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While I am sure the other major banks are developing fantastic open access to their platforms, only Barclays seems to be putting their money where their mouth is and allowing FinTechs to rent desk space in a Barclays facility.
Expect to see some real leapfrog innovations from the Fintech, InsureTech, Proptech and MarTech sectors in 2018 and beyond as a result of PSD2.
3. The National Payments Platform (Australia)
Implementation Date: Early 2018
What is it?: The NPP will be an open access infrastructure for fast payments in Australia. The NPP is being developed via industry collaboration to enable households, businesses and government agencies to make simply addressed payments, with near real-time funds availability to the recipient, on a 24/7 basis.
Translation: If you’ve ever wondered why it takes days for payments between banks to clear when you can send money with PayPal instantly, then NPP is the solution. It’s hard for me to understand why in 2018 we have to mandate to banks to pay us instantly – but this will be a huge step forward for Australian consumers.
More information: can be found on the National Payments Platform website.
All of these initiatives all have been 4 or more years in the making – directives by well-advised governments looking to stimulate competition and drive change. But what disruptive legislation is being prepared at the moment?
I think the cycle times for disruptive legislation will be much shorter going forward – they have to be.
Incumbents now have the framework for things like the open banking platform to innovate faster and we should expect those ecosystem participants in FinTech, InsureTechm, PropTech and MarTech will help to drive change much faster than ever before.
Some organisations will innovate naturally, as it is in their DNA, some will have to because of the regulation and some won’t know what to do beyond what the legislation forces them to do.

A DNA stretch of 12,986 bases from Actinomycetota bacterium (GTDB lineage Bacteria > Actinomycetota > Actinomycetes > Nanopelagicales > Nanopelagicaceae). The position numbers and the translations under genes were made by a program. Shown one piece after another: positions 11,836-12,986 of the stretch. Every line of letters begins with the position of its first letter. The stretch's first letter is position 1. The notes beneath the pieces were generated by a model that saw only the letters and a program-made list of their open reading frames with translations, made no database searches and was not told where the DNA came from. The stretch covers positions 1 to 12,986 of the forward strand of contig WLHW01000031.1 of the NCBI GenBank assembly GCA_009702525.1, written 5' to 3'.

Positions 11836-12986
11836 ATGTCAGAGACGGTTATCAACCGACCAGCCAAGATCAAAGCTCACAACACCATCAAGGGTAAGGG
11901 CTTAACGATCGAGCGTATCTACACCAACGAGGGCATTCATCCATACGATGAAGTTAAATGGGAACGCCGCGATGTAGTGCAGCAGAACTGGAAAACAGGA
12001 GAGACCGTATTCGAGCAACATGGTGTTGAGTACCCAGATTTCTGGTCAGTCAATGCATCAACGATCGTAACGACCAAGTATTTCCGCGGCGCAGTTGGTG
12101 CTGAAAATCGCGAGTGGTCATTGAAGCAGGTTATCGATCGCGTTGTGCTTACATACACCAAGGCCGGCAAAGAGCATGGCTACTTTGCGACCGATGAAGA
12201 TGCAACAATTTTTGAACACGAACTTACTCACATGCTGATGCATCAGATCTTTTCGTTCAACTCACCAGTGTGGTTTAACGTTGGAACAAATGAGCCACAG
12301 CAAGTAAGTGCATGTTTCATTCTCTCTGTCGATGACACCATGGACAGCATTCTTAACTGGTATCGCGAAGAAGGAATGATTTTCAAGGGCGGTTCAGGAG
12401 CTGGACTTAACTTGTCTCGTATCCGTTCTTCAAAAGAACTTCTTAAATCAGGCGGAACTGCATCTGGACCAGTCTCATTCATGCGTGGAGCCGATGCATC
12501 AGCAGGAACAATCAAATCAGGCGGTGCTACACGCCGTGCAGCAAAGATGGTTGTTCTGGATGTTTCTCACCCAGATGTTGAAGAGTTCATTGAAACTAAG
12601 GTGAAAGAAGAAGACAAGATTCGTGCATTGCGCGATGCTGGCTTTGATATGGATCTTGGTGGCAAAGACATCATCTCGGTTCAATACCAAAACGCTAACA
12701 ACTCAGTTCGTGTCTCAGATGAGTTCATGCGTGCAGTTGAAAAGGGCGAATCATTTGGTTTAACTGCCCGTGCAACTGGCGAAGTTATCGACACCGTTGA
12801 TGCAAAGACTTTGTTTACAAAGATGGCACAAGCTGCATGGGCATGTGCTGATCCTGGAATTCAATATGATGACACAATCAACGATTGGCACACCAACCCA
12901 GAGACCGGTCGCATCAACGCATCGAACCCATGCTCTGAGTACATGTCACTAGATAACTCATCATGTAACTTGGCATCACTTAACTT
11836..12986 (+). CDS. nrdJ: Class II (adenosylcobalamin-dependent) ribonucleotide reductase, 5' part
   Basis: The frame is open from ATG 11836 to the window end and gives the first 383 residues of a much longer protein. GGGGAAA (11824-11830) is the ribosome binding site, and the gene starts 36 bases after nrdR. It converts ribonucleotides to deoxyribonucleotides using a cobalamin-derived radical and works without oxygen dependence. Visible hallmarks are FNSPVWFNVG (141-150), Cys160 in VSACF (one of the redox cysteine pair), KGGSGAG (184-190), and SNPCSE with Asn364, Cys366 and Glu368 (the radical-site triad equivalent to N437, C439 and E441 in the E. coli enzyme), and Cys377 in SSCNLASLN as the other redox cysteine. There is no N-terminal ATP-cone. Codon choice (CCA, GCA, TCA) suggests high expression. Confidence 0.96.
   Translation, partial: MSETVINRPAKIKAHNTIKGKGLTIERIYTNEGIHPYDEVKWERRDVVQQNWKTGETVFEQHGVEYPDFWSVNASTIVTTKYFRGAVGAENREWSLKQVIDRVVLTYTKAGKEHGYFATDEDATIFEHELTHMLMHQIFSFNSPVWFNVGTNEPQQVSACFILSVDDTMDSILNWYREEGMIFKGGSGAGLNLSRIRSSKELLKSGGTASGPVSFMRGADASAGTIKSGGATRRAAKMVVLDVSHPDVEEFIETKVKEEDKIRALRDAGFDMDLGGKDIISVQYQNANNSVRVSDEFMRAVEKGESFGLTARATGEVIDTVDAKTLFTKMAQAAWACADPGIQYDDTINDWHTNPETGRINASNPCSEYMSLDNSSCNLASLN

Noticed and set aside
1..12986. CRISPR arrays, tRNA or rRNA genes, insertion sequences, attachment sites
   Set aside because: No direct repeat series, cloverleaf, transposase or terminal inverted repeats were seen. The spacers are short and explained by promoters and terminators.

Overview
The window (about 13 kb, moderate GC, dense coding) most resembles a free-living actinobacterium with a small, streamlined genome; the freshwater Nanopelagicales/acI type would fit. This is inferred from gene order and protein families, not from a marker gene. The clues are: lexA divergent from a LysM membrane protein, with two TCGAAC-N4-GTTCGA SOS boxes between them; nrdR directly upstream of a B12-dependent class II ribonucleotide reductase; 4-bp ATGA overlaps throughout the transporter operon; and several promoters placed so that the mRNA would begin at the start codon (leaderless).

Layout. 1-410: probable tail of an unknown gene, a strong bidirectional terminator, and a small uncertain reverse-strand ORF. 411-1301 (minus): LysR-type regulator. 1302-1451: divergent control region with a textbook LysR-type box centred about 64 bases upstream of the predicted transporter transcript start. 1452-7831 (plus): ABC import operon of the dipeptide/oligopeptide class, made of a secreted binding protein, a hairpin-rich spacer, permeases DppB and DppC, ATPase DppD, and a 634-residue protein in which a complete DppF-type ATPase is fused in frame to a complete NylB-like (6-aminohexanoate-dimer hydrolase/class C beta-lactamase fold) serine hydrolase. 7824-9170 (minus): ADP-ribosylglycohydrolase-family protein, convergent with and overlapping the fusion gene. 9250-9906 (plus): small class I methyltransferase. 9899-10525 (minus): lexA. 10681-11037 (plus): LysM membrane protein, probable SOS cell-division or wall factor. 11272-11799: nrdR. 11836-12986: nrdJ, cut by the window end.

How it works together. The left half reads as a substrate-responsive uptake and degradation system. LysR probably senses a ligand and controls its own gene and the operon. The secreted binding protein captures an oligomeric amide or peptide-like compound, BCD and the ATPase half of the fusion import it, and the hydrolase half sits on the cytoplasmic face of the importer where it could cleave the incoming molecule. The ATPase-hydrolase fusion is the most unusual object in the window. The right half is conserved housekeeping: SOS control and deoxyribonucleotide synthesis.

Not surprisingly, when I asked two senior people at two large UK banks if they would have innovated in the way the PSD legislation has forced them to, both said no. <facepalm>. That is, of course, the wrong answer, and proves why sometimes Governments have to mandate this disruption as a dose of medicine (for their “own good”) in industries that stubbornly refuse to change their ways of operating, and in turn hold back innovation that should be there to stimulate industry growth, as well as give rise to a better customer experience.
What you should be thinking about now:
Other countries and regions will be watching very closely to see what happens with each of these initiatives. Of interest will be how parallel industries respond. Given the mandate for an open banking platform, owners of utilities such as gas, electricity, water, telco and the like should expect to be legislated into this space before 2022.
Anticipating the need to deal with customers and other companies via open standards should not only be on your agenda, they should be in active development NOW! Don’t wait to be regulated into developing open standards, watch the PSD2 and NPP launches closely, and understand how you can step up to the mark.
Don’t ask IF you will be disrupted, or legislated into a disruptive position, accept you WILL and start developing a response in Q1 2018.
Many people have asked me how they can navigate the GDPR legislation and become GPDR ready.
For those in London, I have partnered with a GDPR expert to host a series of day-long GDPR workshops that will ensure you are GDPR ready.
Everything you need is included:
- Gap analysis questionnaire
- Readiness dashboard
- Action plan
- Full guide and toolkit
- Editable template documents
Head to futur.st/get-gdpr-ready and take advantage of a 50% discount.